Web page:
"We're More than just a Museum" - Karlsruhe Center for Art and Media
In 1997 the founding director Heinrich Klotz opened ZKM in a landmarked former munitions factory. With 80,000 square metres of floor space, it's comparable to the Centre Georges Pompidou in Paris. Traditional painting is at home here alongside computer graphics – as is the cello next to the synthesizer. "We aim to provide a forum for the whole gamut of modern art," says Austrian media theorist Peter Weibel, ZKM's director since 1999. With temporary exhibits to round out its permanent collection, the center draws over 200,000 people a year to Karlsruhe.
But behind the acronym ZKM is a whole lot more than just an archive of artworks: it has now become a watchword for research and development, documentation and a multipurpose forum. In other words the place is as much about research as it is about presentation. "We're a museum, but we also happen to be more than just a museum," says Weibel. "We collect, archive and put on shows. But we research and develop at the same time."
Computers in "swaddling clouts"ZKM combines under a single roof two museums, a media library and four research institutes. The Museum of Contemporary Art (Museum für Neue Kunst) shows selected European and American works from 1960 to the present, from Joseph Beuys to Nam June Paik and Andy Warhol. The Media Museum, the other main public attraction, is the first fully interactive museum: its video projects, walk-in installations and computer simulations invite the "beholder" to take an active part in the artworks.
Another section of the permanent show chronicles the infancy of the computer age. Starting with the legendary Z22 vacuum-tube computer of 1957 and moving through the Commodore 64 to computer game classics like Pong or Pac-Man, the icons of computer history stand side by side in a pantheon here, and rehearse the rapid evolution from analogue to digital technology.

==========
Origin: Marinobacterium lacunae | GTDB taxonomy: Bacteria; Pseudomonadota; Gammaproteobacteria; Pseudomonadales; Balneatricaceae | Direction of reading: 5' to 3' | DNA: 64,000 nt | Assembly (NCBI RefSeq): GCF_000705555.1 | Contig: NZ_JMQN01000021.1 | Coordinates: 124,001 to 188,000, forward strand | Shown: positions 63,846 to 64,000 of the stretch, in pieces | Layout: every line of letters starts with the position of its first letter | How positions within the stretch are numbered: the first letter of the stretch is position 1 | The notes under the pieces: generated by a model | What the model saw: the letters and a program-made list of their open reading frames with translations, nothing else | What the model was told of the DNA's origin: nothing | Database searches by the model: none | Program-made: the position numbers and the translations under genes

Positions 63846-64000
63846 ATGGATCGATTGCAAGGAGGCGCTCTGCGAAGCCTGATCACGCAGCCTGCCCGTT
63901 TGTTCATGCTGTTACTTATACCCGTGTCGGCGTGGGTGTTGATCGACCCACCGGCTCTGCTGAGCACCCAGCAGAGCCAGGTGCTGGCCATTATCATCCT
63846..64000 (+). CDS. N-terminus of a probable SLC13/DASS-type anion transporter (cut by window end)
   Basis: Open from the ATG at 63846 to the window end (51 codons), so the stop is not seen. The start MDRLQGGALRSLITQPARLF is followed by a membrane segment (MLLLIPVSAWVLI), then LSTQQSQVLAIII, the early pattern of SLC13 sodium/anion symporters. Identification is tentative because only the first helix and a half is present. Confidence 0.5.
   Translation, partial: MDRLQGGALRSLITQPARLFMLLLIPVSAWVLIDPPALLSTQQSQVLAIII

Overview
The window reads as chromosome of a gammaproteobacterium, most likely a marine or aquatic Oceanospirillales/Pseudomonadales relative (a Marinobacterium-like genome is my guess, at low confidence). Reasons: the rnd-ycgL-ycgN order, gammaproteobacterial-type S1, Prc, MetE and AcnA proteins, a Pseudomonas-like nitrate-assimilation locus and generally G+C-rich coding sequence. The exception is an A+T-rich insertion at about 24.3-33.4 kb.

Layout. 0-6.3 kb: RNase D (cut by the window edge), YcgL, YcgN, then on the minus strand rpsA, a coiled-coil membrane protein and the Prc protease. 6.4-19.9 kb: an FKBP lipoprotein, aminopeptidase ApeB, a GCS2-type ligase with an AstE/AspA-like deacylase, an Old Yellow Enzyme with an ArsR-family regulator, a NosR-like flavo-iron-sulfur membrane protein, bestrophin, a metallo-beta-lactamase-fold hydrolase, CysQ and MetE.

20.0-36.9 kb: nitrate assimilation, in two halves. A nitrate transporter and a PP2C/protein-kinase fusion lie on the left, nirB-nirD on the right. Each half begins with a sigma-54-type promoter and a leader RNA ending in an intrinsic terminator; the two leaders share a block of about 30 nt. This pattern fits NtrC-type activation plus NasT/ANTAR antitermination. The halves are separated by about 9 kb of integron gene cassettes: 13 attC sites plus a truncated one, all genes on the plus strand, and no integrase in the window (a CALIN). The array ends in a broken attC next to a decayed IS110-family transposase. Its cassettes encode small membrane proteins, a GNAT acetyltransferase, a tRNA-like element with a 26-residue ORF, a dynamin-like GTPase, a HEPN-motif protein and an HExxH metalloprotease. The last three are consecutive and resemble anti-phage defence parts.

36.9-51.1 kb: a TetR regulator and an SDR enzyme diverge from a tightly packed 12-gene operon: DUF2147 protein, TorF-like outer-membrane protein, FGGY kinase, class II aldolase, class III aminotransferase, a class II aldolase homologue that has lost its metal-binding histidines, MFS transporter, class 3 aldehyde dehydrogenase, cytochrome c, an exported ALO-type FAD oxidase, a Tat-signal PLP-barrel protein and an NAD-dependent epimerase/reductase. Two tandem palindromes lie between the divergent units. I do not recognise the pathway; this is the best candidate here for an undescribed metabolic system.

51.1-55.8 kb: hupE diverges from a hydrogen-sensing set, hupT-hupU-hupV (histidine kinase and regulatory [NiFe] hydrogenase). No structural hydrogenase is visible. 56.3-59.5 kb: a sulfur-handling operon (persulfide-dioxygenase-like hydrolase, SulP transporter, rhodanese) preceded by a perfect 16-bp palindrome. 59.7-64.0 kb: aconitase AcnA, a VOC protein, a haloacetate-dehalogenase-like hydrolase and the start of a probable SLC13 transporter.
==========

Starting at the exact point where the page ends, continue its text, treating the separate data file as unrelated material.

Spotlight on researchIn addition to the various museum activities at ZKM, Peter Weibel puts research to the fore. Every year about 20 or 30 guest artists are invited and commissioned to create. "No museum gives a painter money with an order to produce ten paintings. ZKM does that in the domain of media art. In this sense we're akin to a theatre or opera house, we commission works," Weibel explains.
That's what the four ZKM research institutes are about. At the Institute for Visual Media (Institut für Bildmedien), technicians and guest artists tweak software systems, interactive installations and 3D systems to develop novel imaging technologies. The Institute for Music and Acoustics (Institut für Musik und Akustik) likewise fuses artistic production with research work. Next to a glass sound studio, there are several smaller studios and ateliers in the "Factory" where musicians can record or – in separate but technically networked rooms – put on live collective concerts. Some 200 electro-acoustic productions have been presented here in recent years.
The Media Library (Mediathek) boasts one of the most extensive collections of contemporary music, videos and literature on 20th-century art. It's a treasure trove for scholars, but also just a place to rummage around and dig up information. These audiovisual riches, initially reserved for researchers, are now available to the general public thanks to newly developed interface technologies.
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Virtual discussions with philosophersZKM director Weibel wants to get people to think and talk about art on the Web – and Internet culture in general. One spotlight at ZKM is on the development of the "Web 2.0", which allows internauts to post home videos and photos on so-called participatory portals like Flickr or YouTube and pass them back and forth. "The Web 2.0 revolution has turned the viewer into a user, emancipating the public on the Internet," resumes Weibel. In a series of symposia since 2005, academics and bloggers explore the ramifications of this media development for our society.
Weibel also seeks to use this development to advance his museum concept. "Museums, too, must become communication platforms," he says, hoping to free the museum from its spatio-temporal confines. Another step in that direction is the opening of a ZKM "philosophers' academy" in the virtual world of Second Life, where "avatars" can discuss media trends with philosophers Peter Sloterdijk and Boris Groys – live in cyberspace.
Journalist based in Mainz, Germany
Translated by Eric Rosencrantz
Copyright: Goethe-Institut, Online-Redaktion
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